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Go Back   Madabout Kitcars Forum > Mad Chat > General chatter

General chatter This is the place to talk about anything kit car related that doesn't come under any of the other categories

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  #1  
Old 2nd May 2015, 16:15
plugy plugy is offline
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Default Total newbie do i need an sva/iva test?

Please help i am a total newbie and wish to start a new project building a custom car.
Can i buy an old car, strip down and use the chassis and donor parts to build a custom car without needing any form of test apart from the usual mot? Always wanted to build a hot rod style but seen that the kits ones i can find are extremely expensive, so might build a pattern and build my own body?
Dont really know where to start so any advice would be appreciated. Just the sva thing confusing me?
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Old 2nd May 2015, 18:27
8 Valve Ed 8 Valve Ed is offline
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Basically this works on a points system, the various parts of the car are 'worth' points You need a total of 8 points to avoid the IVA, the chassis is 5 points from memory, look up the points scheme, there are plenty of links.

ACE site probably provides the best explanation I have found, and they clearly explain what you can and can't modify about the chassis, which bits you can cut off, and which bits must remain untouched.

http://www.the-ace.org.uk

Provided you keep most of the original parts including the chassis and brakes/suspension/engine/transmission you don't need an IVA, You do need to register the change of body though, the guys here can guide you through that.

The important thing is to provide photographic evidence for before/after of the change of body. You still have to comply with the 'construction and use regs' relevant to the age of the chassis/first registration, particularly regarding the emissions etc.

All that said, in my opinion even though you may not need an IVA, it's still good practice to at least try to get as close to the IVA requirements as your finances and the design of the car allow.
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Old 2nd May 2015, 18:44
plugy plugy is offline
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Thanks for the message, i did have a part finished cat but the IVA test price tag and the guys who sell the kits put me off getting it checked.The initial price of nearly 500 for the test and then possible costly several retests at .So wondered if there was an "easier option where i could still build a custom car from a donor vehicle without all the hassall of the iva thing? But from what you have posted would i be correct in thinking i could buy a cheap non runner donor car, total strip to re coat chassis without modifying it, re fit the running gear axels, wheels and gearbox after cleaning, then basically left to fit a entirely new body shell and interior to my liking either an of the shelf body kit or fabricate my own?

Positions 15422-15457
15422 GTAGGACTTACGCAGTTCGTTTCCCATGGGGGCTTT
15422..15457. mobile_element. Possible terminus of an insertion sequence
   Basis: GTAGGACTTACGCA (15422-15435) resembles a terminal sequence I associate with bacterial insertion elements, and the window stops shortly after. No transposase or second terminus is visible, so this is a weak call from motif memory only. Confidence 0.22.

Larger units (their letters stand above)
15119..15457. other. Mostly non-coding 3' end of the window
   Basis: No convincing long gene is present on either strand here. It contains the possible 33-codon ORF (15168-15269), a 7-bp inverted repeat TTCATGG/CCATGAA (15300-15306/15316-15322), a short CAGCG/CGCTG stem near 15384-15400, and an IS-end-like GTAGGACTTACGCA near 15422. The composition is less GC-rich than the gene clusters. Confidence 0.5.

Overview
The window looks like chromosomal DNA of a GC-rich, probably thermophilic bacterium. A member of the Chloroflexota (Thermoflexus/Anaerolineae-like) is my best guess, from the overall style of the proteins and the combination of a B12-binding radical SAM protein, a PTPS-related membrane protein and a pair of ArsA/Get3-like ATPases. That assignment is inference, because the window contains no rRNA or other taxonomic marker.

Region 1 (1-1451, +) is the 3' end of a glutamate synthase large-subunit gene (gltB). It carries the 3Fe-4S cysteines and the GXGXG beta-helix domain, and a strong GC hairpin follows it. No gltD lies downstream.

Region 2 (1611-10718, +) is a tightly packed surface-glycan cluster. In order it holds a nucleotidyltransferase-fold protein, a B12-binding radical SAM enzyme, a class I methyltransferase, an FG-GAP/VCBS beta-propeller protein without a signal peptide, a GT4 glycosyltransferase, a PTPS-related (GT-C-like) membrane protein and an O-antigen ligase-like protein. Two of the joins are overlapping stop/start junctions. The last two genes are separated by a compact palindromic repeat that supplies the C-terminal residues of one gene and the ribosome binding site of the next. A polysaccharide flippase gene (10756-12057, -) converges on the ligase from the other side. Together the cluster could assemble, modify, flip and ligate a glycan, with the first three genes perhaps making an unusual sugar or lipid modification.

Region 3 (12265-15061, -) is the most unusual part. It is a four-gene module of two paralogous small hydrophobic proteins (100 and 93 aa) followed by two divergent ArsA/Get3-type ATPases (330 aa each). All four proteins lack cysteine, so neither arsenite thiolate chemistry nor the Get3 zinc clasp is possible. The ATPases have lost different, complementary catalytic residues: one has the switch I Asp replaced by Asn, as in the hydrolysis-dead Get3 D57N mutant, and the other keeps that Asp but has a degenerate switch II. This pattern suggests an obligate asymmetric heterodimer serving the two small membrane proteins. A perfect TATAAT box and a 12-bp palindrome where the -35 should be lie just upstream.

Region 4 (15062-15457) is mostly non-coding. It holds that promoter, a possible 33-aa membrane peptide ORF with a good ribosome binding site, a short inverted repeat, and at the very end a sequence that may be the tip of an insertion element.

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Old 2nd May 2015, 19:27
8 Valve Ed 8 Valve Ed is offline
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Provided your self build body is safe and legal that should be OK, seat belt mounts would have to be substantial and correctly positioned.

There are loads of builds on here to read through to get a feel of what you need to do. What you are proposing is little short of what was common-place pre WW2. Manufactures produced rolling chassis, sometimes with bulkheads and radiator cowl, the purchaser then had his own body built onto the chassis. Many of the coach builders had their own styles. It still happened with coaches, busses and wagons.
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Old 2nd May 2015, 19:39
plugy plugy is offline
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I just decided to "try" and build a shell myself due the fact of the VERY high cost of a pre fabricated fiberglass shell. Between 1000-3000+
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Old 2nd May 2015, 19:59
8 Valve Ed 8 Valve Ed is offline
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I forgot to add this link to my previous post.

http://www.the-ace.org.uk/rebodying-...tion/#more-150

As for the cost, no matter how 'careful' you are, cost will escalate. I have built two cars in the last 5 years, the first, a Marlin Roadster, cost me over 2,200 to build and my current build has passed that by a margin although that includes the purchase of the original car, I had the Roadster given. Both cars have been built from bits and pieces, minimal new parts, the paintwork has been brushed or rolled. The only bit of 'bling' has been a few stainless fasteners from Screw-Fix. I even re-used the engine bearings and rings.

The satisfaction factor of creating your own body panels is amazing, no matter what material they are made from. I try to make as much as I can myself.
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